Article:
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Student blog: I am comforted by the strength of the human spirit

 11 Nov 2016

Author: Jessica of Year 11    

At 11am on 11 November 1918, the guns on the Western Front fell silent after more than four years of continuous warfare. On this historic occasion, we join fellow Australians in silent reflection as we remember the tragedy of World War I and the ultimate sacrifice made by the men and women who have served their nations at war ever since. We pause and reflect, and with grateful thanks, remember them.

416,000 Australians volunteered for service in WWI, 62,000 of whom were killed 152,000 of whom were wounded, and countless more scarred by the trauma of their experience on the battlefield. The effects of war were felt profoundly on the home front, where entire families and communities grieved for the loss of their loved ones who were never to return home.

One example is the tragic story of the six Smith brothers: Herbert, Frederick, Alfred, Clarence, Errol and Jack, who were killed as cannon fodder at war. Lottie, the only sibling to remain, later admitted her most cherished possession became a little one penny red stamp that had been attached to a letter from the front written by her youngest brother. Imprinted on the back was the simple instruction: “I go out to return, Jack”. 

Losses like these act as a reminder that there is nothing glorious about war. It leads to the eradication of human life on a scale far too great to ever be justified. With over 70 million military personnel mobilised during WWI, resulting in four years of horrific fighting, in some cases over only inches of land, one can only wonder what could have possibly driven these military leaders on as they sent their men towards certain death. 

Inflexible and unwilling to alter their battle plans, it quickly developed into a war of attrition. Both sides simply resorted to wearing down their opponents to the point of absolute exhaustion so as to finally break the stalemate. When I learned about this, Wordsworth’s words came to mind: “It grieves my heart to think what man has made of man”. The futility of the battles and the complete disregard of human life is truly hard to comprehend. 

Imagine, with the sound of artillery hammering in your ears, clothes sodden in mud from weeks of fighting, being told to “go over the top”. Imagine knowingly running towards the enemy fire, staggering over bodies, your fellow comrades, with little hope of ever coming back.

The footage we have all seen of lifeless, muddy moonscapes on the Western Front. It depicts men holding one another in their arms, utterly exhausted and emotionally defeated – leaving us all asking: what was the point of it all? The misery, the killing, the mass destruction.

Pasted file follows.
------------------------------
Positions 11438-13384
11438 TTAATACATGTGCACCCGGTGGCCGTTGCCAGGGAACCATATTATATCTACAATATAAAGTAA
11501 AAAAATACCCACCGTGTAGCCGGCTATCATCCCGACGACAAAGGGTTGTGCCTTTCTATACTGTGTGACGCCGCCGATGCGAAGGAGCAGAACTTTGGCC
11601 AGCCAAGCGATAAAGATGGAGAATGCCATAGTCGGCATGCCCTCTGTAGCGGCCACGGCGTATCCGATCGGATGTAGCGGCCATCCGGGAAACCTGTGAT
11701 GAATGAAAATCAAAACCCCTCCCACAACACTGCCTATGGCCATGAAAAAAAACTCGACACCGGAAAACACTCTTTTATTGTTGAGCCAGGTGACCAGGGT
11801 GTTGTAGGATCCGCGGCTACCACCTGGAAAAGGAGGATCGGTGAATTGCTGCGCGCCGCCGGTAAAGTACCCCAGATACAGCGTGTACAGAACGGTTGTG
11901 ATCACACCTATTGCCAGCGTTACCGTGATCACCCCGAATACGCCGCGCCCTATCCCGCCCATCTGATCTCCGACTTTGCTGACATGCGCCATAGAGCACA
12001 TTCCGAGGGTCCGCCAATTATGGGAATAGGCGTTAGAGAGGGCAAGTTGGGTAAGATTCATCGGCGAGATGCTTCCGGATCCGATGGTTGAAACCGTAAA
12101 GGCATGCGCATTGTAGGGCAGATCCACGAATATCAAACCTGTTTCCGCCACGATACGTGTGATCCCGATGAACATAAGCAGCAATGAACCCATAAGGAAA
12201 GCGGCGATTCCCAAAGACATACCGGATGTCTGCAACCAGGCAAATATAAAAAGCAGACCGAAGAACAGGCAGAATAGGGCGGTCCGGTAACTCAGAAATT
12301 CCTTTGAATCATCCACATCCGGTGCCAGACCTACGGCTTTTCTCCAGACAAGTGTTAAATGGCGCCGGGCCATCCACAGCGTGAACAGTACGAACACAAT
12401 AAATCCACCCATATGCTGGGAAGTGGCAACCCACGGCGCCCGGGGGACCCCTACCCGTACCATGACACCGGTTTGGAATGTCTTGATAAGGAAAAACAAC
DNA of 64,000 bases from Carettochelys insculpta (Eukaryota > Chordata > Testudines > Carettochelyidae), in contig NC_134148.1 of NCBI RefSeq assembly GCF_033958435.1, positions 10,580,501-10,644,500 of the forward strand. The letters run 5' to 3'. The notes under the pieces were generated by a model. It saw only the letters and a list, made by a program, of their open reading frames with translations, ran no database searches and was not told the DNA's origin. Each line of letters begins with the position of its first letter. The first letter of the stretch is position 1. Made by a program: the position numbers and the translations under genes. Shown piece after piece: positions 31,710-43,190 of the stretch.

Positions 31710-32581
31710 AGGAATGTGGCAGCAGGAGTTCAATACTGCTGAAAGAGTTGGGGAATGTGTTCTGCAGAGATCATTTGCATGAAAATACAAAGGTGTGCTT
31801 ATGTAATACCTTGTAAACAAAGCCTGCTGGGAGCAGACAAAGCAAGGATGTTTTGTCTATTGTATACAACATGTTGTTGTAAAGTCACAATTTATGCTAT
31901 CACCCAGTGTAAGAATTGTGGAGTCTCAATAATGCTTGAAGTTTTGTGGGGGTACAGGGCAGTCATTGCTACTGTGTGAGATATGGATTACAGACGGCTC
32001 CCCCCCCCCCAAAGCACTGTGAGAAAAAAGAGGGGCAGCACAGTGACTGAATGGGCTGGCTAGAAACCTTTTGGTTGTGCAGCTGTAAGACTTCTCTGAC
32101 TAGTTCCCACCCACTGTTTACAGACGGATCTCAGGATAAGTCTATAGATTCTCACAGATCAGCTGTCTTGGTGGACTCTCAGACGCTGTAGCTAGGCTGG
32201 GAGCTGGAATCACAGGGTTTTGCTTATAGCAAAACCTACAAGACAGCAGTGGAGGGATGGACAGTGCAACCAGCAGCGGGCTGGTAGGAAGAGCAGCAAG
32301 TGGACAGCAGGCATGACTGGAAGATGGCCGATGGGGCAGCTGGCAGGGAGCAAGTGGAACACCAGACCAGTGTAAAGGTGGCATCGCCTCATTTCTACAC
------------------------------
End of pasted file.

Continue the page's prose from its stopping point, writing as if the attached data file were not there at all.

World War I was supposed to have been the Great War to end all wars. Yet 98 years on, and scenes of conflict, violence and destruction continue to echo around the world. Since WWI, more than 100,000 men and women of the Australian Defence Force have continued to answer the call to serve their country. 

Remembrance Day is an opportunity to acknowledge their service and sacrifice, and hope that those currently posted abroad see a safe and speedy return. Hearing the stories of mateship, courage and selflessness that emerge from these horrors, I am somewhat comforted by the strength of the human spirit: our resilience and ability to arise despite circumstance.

During World War I, women played a crucial role volunteering and supporting their nations in whatever way they could to bring comfort and service to those in need. Over 2,300 women served overseas with the Australian Army and Red Cross to provide medical assistance and support to the many wounded troops. Recruited into jobs formerly reserved for men, they became railway guards, bus conductors, postal workers and police to uphold a functioning society despite the war.

We must be thankful for what they did, for seeing and enduring the best and the worst of humankind, for giving up everything and everyone they cared about to serve future generations of their country. These men and women, who seem like distant strangers from another time, have given us a legacy on which to build a better future. 

Today we honour the contribution they have made to this nation. We commit ourselves to upholding the values for which these Australians gave their lives. We also commit ourselves afresh to the great cause of peace. In remembering them, we make a promise – a promise to never repeat the losses and wrongs of the past. We remember because to remember is to hope. Lest we forget.